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Author's profile photo Eng Swee Yeoh

HCI: Developing custom OAuth 2.0 authentication in iFlows


OAuth 2.0 is becoming a common authentication method to access REST-based services (i.e. Concur, Google, SFDC). Unfortunately, different organizations might have different implementations of OAuth 2.0 and thus there is lack of a standard approach to it. According to the blog Authenticating from HANA Cloud Integration, HCI currently only supports the Client Credentials Grant Type for OAuth 2.0.

Unlike PI, fortunately HCI has a flexible pipeline processing based on Apache Camel and this allows for easy inclusion of intermediate request-reply calls before the message reaches the final target.

In this blog, I will share how we can take advantage of HCI’s flexible iFlow model to design a solution using custom OAuth 2.0 authentication that has yet to be supported by HCI natively. For the example, I will implement Concur’s OAuth 2.0 Native Authorization Flow to retrieve an access token prior to accessing Concur’s REST API. This is analogous to Option 3 of the following article detailing the support for Concur’s OAuth 2.0 in PI’s REST adapter.

PI REST Adapter – Connect to Concur

Component Details

As HCI is a cloud solution with automatic rolling updates, these steps are valid for the following versions and may change in future updates.

Below are component versions of the tenant and Eclipse plugins.

HCI Tenant Version: 2.8.5

Eclipse Plugin Versions: Adapter 2.11.1, Designer 2.11.1, Operations 2.10.0

iFlow Design

Below is the design of the iFlow for this example. For simplicity sake, it uses a start timer to trigger the flow once it is deployed. The target recipient is an HTTP server that logs the message posted to it.


Following is an overview of the various sections involved in the flow, which will be elaborated further.

  • Step 1 – Retrieve the user credentials and execute call to Concur token endpoint to retrieve the token
  • Step 2 – Extract the access token value from response of previous call and formulate the HTTP header for authentication using OAuth
  • Step 3 – Execute call to Concur REST API
  • Step 4 – Send REST API response to HTTP target

Design & Configuration

In this section, I will elaborate further on the design and configuration of each step.

Step 1

In order to retrieve an OAuth 2.0 access token from Concur, we first need to perform an HTTP GET call to its token endpoint. This token endpoint expects basic authentication which consists of the Base64 encoded value of the credential (userID:password) in the HTTP header. Additionally, the consumer key needs to be also passed in the HTTP header.

In order to achieve this, we first make use of the User Credentials artifact to securely store and deploy the user ID and password. For more details on that, refer to the following blog on how to configure and deploy the artifact. For this example, I have deployed the credentials under the artifact name ConcurLogin.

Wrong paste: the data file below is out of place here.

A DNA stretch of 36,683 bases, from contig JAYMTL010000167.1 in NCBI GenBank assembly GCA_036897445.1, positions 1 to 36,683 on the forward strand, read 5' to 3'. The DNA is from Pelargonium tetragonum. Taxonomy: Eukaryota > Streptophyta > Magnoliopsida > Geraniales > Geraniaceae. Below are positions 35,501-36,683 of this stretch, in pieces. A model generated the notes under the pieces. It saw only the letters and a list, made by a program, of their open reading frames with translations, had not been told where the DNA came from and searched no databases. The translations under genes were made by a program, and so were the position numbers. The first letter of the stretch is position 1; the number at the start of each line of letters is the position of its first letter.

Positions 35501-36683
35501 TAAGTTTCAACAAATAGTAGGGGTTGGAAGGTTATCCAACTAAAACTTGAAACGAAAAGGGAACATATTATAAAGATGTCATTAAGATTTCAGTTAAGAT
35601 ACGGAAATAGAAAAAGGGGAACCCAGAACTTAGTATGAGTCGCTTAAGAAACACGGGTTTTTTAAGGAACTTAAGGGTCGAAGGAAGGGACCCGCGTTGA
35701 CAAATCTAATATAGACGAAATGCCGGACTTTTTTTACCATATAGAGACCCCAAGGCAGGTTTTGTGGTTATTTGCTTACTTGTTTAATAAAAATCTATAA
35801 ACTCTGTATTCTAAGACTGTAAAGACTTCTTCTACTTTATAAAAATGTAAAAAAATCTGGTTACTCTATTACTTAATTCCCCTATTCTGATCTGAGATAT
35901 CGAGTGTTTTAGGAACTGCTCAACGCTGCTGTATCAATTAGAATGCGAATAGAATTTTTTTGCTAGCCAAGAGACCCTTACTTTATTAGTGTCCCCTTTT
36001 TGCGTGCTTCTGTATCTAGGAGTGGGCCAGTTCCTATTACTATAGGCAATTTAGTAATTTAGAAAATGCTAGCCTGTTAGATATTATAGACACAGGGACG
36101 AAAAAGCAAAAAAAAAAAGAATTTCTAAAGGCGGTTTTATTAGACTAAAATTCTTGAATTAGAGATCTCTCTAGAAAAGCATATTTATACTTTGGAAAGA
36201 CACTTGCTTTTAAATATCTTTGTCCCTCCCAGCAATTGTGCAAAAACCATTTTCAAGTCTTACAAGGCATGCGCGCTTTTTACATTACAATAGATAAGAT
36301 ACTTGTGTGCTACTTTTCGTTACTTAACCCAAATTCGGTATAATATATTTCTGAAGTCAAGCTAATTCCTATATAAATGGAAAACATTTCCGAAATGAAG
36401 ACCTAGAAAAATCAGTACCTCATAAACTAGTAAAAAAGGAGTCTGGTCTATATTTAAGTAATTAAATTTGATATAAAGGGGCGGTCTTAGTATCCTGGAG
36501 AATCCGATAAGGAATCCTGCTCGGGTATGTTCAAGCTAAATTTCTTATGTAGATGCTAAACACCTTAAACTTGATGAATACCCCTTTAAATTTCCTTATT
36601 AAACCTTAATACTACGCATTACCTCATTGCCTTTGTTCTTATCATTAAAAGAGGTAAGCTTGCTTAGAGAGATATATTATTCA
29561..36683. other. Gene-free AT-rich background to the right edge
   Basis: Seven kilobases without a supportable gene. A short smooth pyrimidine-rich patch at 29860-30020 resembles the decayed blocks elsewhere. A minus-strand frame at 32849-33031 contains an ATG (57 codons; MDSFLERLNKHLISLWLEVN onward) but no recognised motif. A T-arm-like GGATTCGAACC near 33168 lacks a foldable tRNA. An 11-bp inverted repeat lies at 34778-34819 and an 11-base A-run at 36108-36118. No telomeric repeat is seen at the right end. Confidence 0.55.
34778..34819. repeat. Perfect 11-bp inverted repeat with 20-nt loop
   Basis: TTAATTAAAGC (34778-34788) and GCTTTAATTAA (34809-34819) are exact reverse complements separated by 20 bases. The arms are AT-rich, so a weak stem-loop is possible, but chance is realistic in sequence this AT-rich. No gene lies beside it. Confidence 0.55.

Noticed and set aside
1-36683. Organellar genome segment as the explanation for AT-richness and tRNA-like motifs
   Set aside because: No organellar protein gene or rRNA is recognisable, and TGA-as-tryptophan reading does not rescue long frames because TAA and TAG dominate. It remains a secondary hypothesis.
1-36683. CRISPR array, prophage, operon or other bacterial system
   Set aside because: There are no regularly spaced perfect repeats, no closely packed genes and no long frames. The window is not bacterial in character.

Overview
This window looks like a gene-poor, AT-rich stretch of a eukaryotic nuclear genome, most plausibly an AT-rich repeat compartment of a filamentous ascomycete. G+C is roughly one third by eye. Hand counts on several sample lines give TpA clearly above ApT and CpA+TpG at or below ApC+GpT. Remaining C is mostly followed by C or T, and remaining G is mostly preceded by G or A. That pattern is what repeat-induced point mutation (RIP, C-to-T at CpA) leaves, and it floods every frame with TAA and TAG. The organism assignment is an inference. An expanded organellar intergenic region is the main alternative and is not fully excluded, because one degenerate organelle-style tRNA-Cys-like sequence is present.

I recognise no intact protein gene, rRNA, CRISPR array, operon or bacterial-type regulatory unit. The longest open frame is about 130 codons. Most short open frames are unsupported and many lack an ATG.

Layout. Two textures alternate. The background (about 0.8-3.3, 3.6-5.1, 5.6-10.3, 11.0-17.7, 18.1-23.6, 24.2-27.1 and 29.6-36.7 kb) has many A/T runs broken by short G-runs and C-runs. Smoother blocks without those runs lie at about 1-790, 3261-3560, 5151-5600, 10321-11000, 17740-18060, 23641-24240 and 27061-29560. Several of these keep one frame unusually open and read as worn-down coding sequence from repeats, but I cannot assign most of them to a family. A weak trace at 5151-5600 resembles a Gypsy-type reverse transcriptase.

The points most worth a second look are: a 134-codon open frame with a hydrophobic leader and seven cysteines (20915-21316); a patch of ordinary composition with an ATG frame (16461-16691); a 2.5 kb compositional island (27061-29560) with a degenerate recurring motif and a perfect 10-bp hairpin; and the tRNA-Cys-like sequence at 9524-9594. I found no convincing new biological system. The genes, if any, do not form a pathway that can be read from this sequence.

Building your first iFlow – Part 4: Configuring your credentials

Within the iFlow, this credential will be retrieved using a Groovy script by utilizing the SecureStoreService API.


Below is the logic for the Groovy script. Basically it retrieves the user credential from artifact ConcurLogin. It then encodes the login credentials in Base64. Finally it sets the two required HTTP header fields (note that I have deliberately modified the actual value of the consumer key).

import java.util.HashMap;
import javax.xml.bind.DatatypeConverter;
def Message processData(Message message) {
  def service = ITApiFactory.getApi(SecureStoreService.class, null);
  def credential = service.getUserCredential("ConcurLogin");
  if (credential == null){
    throw new IllegalStateException("No credential found for alias 'ConcurLogin'");
  String user = credential.getUsername();
  String password = new String(credential.getPassword());
  def credentials = user + ":" + password;
  def byteContent = credentials.getBytes("UTF-8");
  // Construct the login authorization in Base64
  def auth = DatatypeConverter.printBase64Binary(byteContent);
  message.setHeader("Authorization", "Basic " + auth);
  message.setHeader("X-ConsumerKey", "xxxx");
  return message;

Subsequently, the message is processed by a Request-Reply step that calls the token endpoint using the following channel configuration.


Step 2

After the call to the token endpoint, the token is provided in an XML response as shown below.


We will then use a Content Modifier step to extract the token value via XPath and store it in a property.


To access Concur’s REST API, it requires the OAuth token to be specified in the HTTP header as shown below:-

Authorization: OAuth <token_value>

Once we have the token value, it will be used in the following Groovy script logic to set the HTTP header.

import java.util.HashMap;
def Message processData(Message message) {
  // Get the OAuth token value from the properties
  def map = message.getProperties();
  def token = map.get("token");
  // Remove the Consumer key from previous header
  map = message.getHeaders();
  // Set the OAuth authorization credentials
  message.setHeader("Authorization", "OAuth " + token);
  return message;

Step 3

Once the OAuth token has been set in the HTTP header, the subsequent call to Concur’s REST API is configured as an HTTP receiver channel. In the example below, I configure the channel to use Concur’s Extract API to retrieve an extract file.


Step 4

Finally, the response of the REST API call is sent to a target HTTP logging system. For the example, I have used the tool described in the following blow.

Testing: Test Tools…Part 1 *HTTP *

Testing Results

Once the iFlow has been completed and deployed, the interface will be triggered and the outcome can be seen on the POST Test Server log. As shown below, we were able to retrieve the extract file using Concur’s Extract API utilizing a custom OAuth 2.0 authentication.